Inside Plimmerton’s library in the 1950s. The seated woman on the left is Bev Claridge, next to her with the book is the author Heather Tovey, the standing woman is Jean Mulhern and the other is Mrs Treadwell the infant teacher at Plimmerton School.
In the early 1980s Heather Tovey, long time resident of Plimmerton, wrote an account of the beginnings of Plimmerton’s Public Library. Her daughter Carol Henderson has compiled Heather’s memories…….
How It All Began
In the late 1940s Mr Priestly started the Plimmerton Public library.
It had very humble beginnings as part of the St Andrew’s Plimmerton Hall on Steyne Avenue. The space was shared by many other local groups such as Guides, Cubs, and on some evenings, folk of all ages gathered to participate in the current craze of Square Dancing.
Mr P Brayshay made large wooden boxes to hold the books, each box had to be padlocked to put away after library hours. This putting away was a fairly tedious addition for the volunteer librarians, but enabled us to start.
Initially the first librarian Mrs V McCallister bought about 50 books at 3 pence each from a library. As a labour of love she took them home and bound them with grey book- binding. They lasted well with several remaining in our collection years later.
The volunteer librarians soon started to raise funds to get our own little building. Mr Brayshay negotiated for us to obtain a permit to build on Council land on the corner of School Road and junction of Steyne Avenue and Motuhara Road. Shop days and raffles were organised and soon we had enough money to start building. There were willing helpers who gave their time and materials. Mr Bolland donated much of the timber, Mr and Mrs Newcombe, Betty Bilton (later Betty Kensington), Mrs Treadwell and I took on librarian duties when Mrs McCallister returned to teaching.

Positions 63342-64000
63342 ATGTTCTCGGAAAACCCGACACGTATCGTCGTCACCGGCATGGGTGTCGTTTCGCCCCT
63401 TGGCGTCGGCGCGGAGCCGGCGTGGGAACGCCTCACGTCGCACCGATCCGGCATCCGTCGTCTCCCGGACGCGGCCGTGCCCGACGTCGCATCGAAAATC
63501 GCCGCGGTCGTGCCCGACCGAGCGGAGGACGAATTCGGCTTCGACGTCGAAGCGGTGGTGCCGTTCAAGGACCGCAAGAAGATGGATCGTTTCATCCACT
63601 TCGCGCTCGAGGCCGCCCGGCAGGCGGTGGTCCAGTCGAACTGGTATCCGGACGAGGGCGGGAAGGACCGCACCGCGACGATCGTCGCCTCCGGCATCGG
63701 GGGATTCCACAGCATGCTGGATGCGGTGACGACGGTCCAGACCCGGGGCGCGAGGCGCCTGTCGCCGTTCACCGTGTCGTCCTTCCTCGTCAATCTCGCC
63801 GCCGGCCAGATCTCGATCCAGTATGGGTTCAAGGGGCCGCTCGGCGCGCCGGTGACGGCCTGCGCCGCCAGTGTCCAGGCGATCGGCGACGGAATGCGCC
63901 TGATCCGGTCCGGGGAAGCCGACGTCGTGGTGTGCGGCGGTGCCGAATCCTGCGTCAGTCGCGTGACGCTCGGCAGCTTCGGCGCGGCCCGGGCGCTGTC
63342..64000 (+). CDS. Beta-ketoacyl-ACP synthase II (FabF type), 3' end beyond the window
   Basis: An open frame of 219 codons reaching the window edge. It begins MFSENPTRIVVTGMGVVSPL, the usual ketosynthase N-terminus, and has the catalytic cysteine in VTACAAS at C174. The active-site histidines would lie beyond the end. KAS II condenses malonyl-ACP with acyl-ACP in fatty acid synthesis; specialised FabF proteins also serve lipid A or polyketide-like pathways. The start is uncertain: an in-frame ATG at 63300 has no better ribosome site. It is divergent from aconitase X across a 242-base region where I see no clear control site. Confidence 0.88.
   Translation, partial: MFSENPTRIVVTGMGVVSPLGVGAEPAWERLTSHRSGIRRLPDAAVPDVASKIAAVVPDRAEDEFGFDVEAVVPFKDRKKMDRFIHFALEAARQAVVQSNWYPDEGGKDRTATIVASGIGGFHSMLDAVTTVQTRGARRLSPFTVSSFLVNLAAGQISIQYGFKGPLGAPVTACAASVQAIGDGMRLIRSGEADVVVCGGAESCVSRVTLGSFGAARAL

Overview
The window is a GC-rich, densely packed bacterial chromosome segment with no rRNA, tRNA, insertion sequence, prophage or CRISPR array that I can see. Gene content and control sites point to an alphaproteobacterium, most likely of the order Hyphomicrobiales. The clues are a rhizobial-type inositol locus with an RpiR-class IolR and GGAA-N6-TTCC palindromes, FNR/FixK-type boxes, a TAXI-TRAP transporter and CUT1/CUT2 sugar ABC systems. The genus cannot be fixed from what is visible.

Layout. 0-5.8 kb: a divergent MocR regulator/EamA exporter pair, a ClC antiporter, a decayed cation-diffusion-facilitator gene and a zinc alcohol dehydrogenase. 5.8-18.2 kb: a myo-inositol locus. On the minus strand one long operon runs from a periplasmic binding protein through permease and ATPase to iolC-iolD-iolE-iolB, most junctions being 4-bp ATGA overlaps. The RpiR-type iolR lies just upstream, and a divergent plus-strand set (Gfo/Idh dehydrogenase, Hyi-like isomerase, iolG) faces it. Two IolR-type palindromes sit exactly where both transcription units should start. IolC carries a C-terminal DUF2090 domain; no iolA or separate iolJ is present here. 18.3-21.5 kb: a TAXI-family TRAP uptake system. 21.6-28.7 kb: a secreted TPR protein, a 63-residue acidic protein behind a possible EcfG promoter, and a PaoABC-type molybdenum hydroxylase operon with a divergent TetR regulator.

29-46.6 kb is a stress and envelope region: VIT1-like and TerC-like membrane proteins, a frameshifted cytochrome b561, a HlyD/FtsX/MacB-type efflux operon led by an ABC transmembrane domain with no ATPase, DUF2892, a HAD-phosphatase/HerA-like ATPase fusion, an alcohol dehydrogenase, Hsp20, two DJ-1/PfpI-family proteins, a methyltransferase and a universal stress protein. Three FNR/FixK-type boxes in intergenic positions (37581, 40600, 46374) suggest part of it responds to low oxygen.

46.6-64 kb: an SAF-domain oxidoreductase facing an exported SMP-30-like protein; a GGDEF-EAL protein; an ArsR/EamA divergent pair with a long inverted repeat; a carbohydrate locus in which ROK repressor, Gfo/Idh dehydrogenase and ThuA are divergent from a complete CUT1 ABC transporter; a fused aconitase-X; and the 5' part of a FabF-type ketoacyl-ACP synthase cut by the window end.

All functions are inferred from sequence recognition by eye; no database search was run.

We proudly moved into our own building in November 1951.
As it turned out, this same little building was mistaken more than once for something other than a library. Before the road to the school was altered, it stood close very to the corner. I well remember one agitated male who hurried in and peering round the doorway seeing books, retreated in haste saying, “ O Lord, not a LIBRARY!”
After that we put up a clear sign of PLIMMERTON LIBRARY, but people continued to have the odd giggle at our “public convenience.”
When the Country Library Service started to come regularly, visiting around four times a year, our capacity increased to hold an exciting and changing range of reading material. The day the Country Library van rolled into the village was a red letter day for all volunteer librarians. We could hardly wait to jump aboard and begin choosing the next quota of new books. Later when the Porirua Library opened we still continued with our old system with all voluntary helpers. Although we had Porirua’s extensive library at our disposal, our little local library with its small and friendly atmosphere still supplemented the bigger library, and for many Plimmerton Library continued to fill a definite need.